Some claims of the autobiography, like Harry’s accusation that Prince William physically attacked him, could be genuine. But they are eclipsed by Harry's juicier, biased stories that paint him as the wronged party — a narrative the press eats up. Amidst the large volume of coverage on Harry and Meghan, the more serious issues the couple might want to highlight are lost or weakened by these juvenile allegations. 

This issue is not just limited to “Spare.” In the Netflix documentary that preceded “Spare,” Harry and Meghan frequently fell into a “he said, she said” loop that prevented productive conversation. For instance, there are trivial implications in the documentary about William and Kate having a cold response to Meghan’s hug — such a small incident is weaved into their general villainization of other royal members. Rather than use the documentary to shed light on the royal family’s institutional issues, Harry and Meghan instead used the documentary to victimize themselves, going into detail about every slight they felt from other members of the royal family. In fact, as far back as the interview with Oprah — whose show pioneered the confessional television style Harry and Meghan relied on vague but incendiary claims about racism that were sensational and implied that someone in the royal family or institution had been racist. January of this year, Harry contradicted the couple’s earlier statements by denying that he had ever called the royals racist. In other words, they let the very tabloid journalism they criticized take over their entire story and let trivial rumors spread, instead of raising awareness about mental health or issues of prejudice.

Living in the digital age means that more people are coming forward with their stories — especially people with power and influence. Often, this is a force for good, and people should feel welcome to share their pain. In fact, many celebrities like Taylor Swift and Selena Gomez have come forward with their personal struggles, like eating disorders and mental health issues. Yet, their narratives have featured factual, scientific aspects of the issue combined with their own stories — a strategy that has proven to be instrumental in raising public awareness about taboo topics. The warm appeal created by the Oprah format that has extended into many forms of media is clearly responsible for this, as it makes these celebrities feel that the process of sharing their journeys can be peaceful and therapeautic. But Harry’s media tour shows how this format can be exploited for the sake of celebrities’ personal profit. Under the guise of talking through important issues, they instead seek to create a righteous characterization of their own actions. Confessional becomes calculative and conflict-oriented; one of the intentions of confessional television was to create a more relatable storyline, but that seems to have backfired in the case of Harry, whose confessions only highlight how out of touch his life of privilege is from the rest of the world. And yet he keeps recycling old grievances, constantly bringing the entire world into his fight with his family.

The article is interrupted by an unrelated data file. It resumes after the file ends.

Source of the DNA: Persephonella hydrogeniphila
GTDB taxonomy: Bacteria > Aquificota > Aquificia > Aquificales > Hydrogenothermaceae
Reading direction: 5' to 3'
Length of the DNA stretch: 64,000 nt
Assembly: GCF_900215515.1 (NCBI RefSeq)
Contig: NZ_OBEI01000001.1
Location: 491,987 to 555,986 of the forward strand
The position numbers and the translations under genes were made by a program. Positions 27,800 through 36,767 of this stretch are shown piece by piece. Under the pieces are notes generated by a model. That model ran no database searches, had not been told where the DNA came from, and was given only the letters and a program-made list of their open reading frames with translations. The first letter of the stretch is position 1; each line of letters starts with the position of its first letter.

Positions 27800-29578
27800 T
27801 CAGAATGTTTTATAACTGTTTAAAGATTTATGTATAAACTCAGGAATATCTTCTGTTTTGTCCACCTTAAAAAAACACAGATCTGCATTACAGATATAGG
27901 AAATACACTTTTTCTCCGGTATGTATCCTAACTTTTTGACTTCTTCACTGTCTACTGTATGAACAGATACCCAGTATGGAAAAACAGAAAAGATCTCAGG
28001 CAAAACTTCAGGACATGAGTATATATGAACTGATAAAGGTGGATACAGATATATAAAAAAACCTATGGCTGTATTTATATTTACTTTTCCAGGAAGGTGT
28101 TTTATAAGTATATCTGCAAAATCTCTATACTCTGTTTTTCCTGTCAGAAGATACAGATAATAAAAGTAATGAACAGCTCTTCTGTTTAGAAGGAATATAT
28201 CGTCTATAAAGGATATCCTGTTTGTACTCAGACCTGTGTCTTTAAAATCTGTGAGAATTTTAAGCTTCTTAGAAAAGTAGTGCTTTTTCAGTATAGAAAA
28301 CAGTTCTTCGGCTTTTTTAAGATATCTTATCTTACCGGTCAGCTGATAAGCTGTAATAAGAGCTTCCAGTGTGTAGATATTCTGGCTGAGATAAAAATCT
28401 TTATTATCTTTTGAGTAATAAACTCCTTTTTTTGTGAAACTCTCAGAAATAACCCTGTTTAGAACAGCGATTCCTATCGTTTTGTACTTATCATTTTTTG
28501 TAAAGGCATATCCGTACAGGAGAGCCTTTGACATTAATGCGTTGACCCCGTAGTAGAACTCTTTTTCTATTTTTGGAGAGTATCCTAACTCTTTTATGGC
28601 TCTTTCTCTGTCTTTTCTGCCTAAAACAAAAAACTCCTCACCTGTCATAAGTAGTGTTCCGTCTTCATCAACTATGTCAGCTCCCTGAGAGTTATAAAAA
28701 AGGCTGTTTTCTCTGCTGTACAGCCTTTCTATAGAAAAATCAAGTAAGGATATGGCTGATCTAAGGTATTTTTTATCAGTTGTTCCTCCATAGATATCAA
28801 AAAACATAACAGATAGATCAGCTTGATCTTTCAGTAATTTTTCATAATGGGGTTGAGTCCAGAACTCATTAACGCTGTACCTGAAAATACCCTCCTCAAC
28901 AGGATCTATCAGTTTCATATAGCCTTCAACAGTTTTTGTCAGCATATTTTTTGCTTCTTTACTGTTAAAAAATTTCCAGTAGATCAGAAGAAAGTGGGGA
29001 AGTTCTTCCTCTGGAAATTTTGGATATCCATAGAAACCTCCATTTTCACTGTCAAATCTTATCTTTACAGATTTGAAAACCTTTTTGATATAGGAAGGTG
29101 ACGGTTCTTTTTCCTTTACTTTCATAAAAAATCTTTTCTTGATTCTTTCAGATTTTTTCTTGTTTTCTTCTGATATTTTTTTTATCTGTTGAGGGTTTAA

Navya Sahay ’26 can be reached at Please send responses to this opinion to and other op-eds to



Powered by SNworks Solutions by The State News
All Content © 2024 The Brown Daily Herald, Inc.